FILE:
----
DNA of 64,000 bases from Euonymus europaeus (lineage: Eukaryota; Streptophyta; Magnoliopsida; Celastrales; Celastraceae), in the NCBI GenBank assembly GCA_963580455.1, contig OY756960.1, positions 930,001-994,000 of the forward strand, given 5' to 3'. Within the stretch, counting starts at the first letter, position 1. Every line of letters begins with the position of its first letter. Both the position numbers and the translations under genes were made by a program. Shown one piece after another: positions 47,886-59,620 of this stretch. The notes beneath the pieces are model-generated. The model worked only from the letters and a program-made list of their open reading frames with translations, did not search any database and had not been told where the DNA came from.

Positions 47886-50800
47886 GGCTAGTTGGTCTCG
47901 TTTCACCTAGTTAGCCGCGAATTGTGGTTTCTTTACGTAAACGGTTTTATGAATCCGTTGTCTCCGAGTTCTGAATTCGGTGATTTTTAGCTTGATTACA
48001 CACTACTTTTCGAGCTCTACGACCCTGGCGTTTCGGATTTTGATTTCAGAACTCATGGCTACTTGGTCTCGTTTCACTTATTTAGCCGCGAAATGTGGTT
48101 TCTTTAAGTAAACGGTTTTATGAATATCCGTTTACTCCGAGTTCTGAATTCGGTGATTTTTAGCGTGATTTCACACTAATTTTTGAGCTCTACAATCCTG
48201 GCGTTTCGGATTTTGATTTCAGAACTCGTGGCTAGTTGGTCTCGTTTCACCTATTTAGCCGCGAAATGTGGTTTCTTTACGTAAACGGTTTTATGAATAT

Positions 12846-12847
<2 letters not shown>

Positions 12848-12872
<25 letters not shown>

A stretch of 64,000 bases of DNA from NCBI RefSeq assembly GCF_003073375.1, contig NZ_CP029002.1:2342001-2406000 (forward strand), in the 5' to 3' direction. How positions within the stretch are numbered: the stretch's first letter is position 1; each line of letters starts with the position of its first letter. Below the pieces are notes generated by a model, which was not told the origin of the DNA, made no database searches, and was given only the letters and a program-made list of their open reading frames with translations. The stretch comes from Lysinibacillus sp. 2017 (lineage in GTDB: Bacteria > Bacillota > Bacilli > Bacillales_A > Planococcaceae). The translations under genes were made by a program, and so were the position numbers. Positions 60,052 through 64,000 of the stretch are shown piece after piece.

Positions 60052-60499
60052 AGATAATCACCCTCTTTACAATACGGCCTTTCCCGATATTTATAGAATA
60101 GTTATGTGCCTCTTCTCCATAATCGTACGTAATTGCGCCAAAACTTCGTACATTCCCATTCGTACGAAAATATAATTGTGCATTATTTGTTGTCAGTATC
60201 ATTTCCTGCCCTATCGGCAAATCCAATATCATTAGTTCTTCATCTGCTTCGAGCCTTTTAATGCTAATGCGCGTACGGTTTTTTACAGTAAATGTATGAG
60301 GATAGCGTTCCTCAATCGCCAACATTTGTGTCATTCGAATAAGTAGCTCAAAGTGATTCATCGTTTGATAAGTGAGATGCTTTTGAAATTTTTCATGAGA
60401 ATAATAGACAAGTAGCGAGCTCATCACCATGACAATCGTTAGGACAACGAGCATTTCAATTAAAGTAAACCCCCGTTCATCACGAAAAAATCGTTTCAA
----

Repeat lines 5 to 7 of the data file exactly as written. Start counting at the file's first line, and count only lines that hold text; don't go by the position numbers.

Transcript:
48001 CACTACTTTTCGAGCTCTACGACCCTGGCGTTTCGGATTTTGATTTCAGAACTCATGGCTACTTGGTCTCGTTTCACTTATTTAGCCGCGAAATGTGGTT
48101 TCTTTAAGTAAACGGTTTTATGAATATCCGTTTACTCCGAGTTCTGAATTCGGTGATTTTTAGCGTGATTTCACACTAATTTTTGAGCTCTACAATCCTG
48201 GCGTTTCGGATTTTGATTTCAGAACTCGTGGCTAGTTGGTCTCGTTTCACCTATTTAGCCGCGAAATGTGGTTTCTTTACGTAAACGGTTTTATGAATAT